Open-edition - An open-edition is a multi-edition where someone creates an uncapped supply of a particular object or work of art. The number of editions created will match the number of editions sold. Often times, an artist will choose to create an edition that remains open until a fixed point in time or until a certain criteria has been met. A basic example of this would be a work of art being sold as an open edition for 48 hours. Within this set time frame, there is no limit on the number of editions that can be sold.
Limited-edition - A limited-edition is the more traditional form of an edition. This type would be comparable to our earlier example of a photographer or screen printer creating a limited run of 10 signed and numbered prints in the physical world. The limit creates scarcity which can have an impact on market dynamics such as pricing and demand.
Collection - Most NFT platforms, protocols, and markets will categorize all the NFTs made from a single smart contract as being a part of one “collection”. There are many ways to organize and structure a collection, including using metadata called properties/traits, and it often will have an impact on supply & quantity dynamics. If the way your NFTs are perceived by the general public on various web3 platforms matters to you, then it will be important to think about your NFTs within the framework of “collections”.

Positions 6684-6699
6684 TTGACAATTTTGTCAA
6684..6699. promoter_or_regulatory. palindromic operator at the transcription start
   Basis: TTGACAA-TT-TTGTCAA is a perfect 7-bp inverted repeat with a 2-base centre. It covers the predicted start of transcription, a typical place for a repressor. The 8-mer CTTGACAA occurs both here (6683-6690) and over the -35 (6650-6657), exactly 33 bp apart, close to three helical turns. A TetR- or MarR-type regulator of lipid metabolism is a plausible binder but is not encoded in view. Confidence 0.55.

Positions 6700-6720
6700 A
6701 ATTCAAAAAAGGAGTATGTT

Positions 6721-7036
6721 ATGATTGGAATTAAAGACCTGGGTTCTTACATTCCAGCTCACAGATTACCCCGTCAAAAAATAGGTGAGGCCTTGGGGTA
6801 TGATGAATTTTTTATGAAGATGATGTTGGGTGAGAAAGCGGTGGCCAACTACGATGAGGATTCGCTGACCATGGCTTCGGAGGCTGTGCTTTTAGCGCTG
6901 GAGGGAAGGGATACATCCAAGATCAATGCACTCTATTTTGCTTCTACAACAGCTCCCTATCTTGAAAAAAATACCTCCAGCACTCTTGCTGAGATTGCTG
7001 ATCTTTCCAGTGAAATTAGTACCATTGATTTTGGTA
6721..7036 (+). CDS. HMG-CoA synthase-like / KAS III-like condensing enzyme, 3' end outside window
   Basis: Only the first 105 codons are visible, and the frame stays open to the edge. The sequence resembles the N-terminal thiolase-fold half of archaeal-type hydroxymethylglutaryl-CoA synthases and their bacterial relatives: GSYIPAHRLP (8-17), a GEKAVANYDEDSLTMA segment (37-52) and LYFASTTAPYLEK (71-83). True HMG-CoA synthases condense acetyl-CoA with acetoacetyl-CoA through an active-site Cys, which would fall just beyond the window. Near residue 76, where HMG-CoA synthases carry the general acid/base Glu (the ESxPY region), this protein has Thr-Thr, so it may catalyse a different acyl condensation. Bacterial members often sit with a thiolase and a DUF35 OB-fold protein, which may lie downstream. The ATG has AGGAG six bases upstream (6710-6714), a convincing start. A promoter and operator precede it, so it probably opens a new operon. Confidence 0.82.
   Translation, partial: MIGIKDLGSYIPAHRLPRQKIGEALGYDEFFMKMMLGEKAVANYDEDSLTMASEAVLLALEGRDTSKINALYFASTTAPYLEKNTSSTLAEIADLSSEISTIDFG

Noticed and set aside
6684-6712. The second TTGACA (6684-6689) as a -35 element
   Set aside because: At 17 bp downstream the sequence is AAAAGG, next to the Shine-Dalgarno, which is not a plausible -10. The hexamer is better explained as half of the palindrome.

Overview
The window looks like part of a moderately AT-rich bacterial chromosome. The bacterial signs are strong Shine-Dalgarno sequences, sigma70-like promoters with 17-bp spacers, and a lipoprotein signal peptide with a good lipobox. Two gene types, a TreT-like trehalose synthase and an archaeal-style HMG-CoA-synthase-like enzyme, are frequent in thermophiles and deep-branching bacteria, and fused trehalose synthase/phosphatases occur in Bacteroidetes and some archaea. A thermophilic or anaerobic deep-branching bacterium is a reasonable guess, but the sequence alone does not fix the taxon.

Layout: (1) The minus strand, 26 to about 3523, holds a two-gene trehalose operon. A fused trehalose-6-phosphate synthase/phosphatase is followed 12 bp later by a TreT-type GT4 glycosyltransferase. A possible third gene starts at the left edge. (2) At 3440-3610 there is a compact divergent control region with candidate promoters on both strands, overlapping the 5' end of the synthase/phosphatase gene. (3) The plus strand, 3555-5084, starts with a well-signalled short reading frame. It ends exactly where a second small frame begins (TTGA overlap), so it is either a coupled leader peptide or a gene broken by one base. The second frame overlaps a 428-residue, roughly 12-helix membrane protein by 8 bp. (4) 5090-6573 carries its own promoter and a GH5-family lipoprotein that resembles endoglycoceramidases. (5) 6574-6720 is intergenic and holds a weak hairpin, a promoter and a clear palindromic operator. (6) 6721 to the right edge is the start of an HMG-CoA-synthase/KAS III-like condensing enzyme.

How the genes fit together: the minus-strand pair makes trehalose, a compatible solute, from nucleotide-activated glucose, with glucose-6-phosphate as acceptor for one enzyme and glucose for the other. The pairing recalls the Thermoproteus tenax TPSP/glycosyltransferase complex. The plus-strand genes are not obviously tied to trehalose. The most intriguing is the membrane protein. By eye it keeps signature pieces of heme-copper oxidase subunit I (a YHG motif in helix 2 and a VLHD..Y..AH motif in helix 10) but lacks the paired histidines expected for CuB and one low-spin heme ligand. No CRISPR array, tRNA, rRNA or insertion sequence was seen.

Open collection size - Similar to the concept of editions, a collection can be “open” when it comes to the number of NFTs within it. With an open collection, generally there is no declared limited on the number of NFTs within the collection. Fine artists have been known to create a single smart contract that they regularly mint their new work on rather than having multiple different contracts. In this scenario, they may choose to organize the collection further by using metadata (i.e. sorting a photography collection by focal length or camera body used).
Fixed collection size - A fixed collection means that either A) the creator has promised not to create more than a certain number of NFTs within the collection, or B) the smart contract itself dictates a limited supply size. The CryptoPunks collection is an example of a fixed collection size, as it has a maximum number of 10,000 NFTs within it. Alternatively, the fixed nature of a collection might be time-bound instead of quantity bound.
Properties/Traits - While not necessary or present in all projects, many NFTs have metadata that define properties or traits within a collection. For instance, the CryptoPunks collection has dozens of traits and combinations that help make each CryptoPunk different: alien, beanie, red mohawk, nerd glasses, etc. Traits can come in many different forms, but the important thing to remember is how they can impact the perception of rarity, quantity, and supply. The CryptoPunks collection is 10,000 different pixelated punks (no two are identical), but the total supply of alien punks is limited to just 9.
An example of what a collection page looks like on the NFT marketplace OpenSea. (Source (opens new window))
# Data Storage Types